In terms of what it does to the body, kids are going to be more at risk than adults because their bodies are still developing. Lead is a heavy metal. It gets in and think of it sort of gumming up the machinery of cells.

Cells cannot function the way they used to so kids may have developmental delays, cognitive delays. When it comes to adults may have things like high blood pressure, miscarriages, joint pain. It could be a variety of things.

Lead just stays in the system and is irreversible because of that. What I think is frustrating as well, Jake, the symptoms could appear now. They could appear years from now. You just don't know.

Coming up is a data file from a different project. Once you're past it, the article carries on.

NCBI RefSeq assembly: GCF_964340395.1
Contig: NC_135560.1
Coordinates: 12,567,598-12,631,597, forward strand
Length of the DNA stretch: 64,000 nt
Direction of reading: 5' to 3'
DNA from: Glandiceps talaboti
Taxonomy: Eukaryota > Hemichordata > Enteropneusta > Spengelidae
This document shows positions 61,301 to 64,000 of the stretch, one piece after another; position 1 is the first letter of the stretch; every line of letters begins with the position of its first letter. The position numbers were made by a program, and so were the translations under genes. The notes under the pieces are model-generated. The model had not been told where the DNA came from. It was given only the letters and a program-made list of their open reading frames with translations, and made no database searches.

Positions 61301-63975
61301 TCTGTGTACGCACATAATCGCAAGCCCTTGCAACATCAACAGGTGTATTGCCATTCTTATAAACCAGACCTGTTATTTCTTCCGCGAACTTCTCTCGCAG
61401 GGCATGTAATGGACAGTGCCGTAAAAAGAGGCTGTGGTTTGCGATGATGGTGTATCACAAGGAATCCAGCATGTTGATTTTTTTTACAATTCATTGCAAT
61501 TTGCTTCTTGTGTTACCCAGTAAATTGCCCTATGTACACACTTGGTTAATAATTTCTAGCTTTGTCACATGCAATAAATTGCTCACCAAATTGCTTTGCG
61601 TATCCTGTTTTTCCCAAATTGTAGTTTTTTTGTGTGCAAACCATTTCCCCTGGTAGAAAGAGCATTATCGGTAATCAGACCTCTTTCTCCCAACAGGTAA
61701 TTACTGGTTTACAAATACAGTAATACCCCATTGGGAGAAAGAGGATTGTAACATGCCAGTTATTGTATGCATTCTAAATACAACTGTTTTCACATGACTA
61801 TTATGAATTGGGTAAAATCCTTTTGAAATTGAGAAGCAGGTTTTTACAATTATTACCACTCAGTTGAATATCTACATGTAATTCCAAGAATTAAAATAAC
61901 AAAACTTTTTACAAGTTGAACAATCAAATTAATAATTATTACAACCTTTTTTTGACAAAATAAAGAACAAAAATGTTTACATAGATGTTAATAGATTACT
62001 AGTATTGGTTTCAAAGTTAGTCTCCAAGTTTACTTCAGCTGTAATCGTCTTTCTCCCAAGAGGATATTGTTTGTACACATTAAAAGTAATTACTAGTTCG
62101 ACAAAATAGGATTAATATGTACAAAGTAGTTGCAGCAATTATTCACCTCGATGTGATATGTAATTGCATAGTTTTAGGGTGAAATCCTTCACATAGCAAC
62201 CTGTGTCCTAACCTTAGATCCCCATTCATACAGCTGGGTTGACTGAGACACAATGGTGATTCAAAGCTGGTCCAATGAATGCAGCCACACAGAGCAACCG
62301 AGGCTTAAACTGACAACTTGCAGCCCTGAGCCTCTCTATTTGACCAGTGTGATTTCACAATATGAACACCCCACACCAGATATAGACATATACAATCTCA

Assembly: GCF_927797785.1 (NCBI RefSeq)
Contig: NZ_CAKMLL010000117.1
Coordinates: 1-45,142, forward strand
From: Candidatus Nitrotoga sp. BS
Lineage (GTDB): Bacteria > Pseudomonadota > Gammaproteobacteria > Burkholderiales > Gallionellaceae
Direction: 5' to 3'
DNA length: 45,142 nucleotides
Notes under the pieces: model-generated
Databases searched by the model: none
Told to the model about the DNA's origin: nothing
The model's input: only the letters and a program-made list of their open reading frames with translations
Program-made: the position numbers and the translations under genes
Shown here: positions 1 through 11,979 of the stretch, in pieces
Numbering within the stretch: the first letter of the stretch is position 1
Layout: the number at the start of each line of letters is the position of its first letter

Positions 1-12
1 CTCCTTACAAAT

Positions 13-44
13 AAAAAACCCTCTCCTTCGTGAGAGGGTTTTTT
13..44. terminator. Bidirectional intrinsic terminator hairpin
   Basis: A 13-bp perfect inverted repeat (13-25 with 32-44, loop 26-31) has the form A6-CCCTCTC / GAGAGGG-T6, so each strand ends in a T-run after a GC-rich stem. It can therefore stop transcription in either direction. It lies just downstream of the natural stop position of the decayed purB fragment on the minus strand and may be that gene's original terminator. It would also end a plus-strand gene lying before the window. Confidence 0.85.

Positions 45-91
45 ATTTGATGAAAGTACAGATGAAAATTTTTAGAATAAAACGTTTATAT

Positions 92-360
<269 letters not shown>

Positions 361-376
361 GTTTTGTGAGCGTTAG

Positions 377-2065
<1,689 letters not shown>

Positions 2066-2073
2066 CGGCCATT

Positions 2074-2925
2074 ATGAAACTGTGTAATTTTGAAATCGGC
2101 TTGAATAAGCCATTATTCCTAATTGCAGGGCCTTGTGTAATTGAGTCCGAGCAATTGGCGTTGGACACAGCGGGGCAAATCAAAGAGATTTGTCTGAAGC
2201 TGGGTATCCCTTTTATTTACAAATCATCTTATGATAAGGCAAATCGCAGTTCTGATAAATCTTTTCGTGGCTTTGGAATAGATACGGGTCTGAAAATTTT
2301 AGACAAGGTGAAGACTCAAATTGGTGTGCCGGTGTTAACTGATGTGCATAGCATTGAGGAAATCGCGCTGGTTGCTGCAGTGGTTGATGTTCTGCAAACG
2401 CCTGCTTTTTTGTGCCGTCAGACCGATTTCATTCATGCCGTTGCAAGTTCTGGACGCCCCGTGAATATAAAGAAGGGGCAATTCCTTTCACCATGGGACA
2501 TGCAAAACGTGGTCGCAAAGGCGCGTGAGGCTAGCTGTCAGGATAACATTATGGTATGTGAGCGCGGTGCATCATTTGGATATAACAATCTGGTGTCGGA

TAPPER: Dr. Sanjay Gupta, thank you so much. Appreciate it.

A former Russian spy poisoned with radioactive material. Now a brand new investigation says his murder was probably approved by Vladimir Putin himself, but will Putin be punished? That's next.



TAPPER: Welcome back to THE LEAD. I'm Jake Tapper. Topping our World Lead today is a tale that seems straight out of a spy novel. So audacious, so horrific it would have to be a work of fiction, but it's all too true.

An ex-KGB agent mysteriously poisoned while having tea at a London hotel, within days he was dead. It turns out that the plot to kill Alexander Litvinenko (ph) was likely approved at the kremlin's highest level by none other than Russian President Vladimir Putin.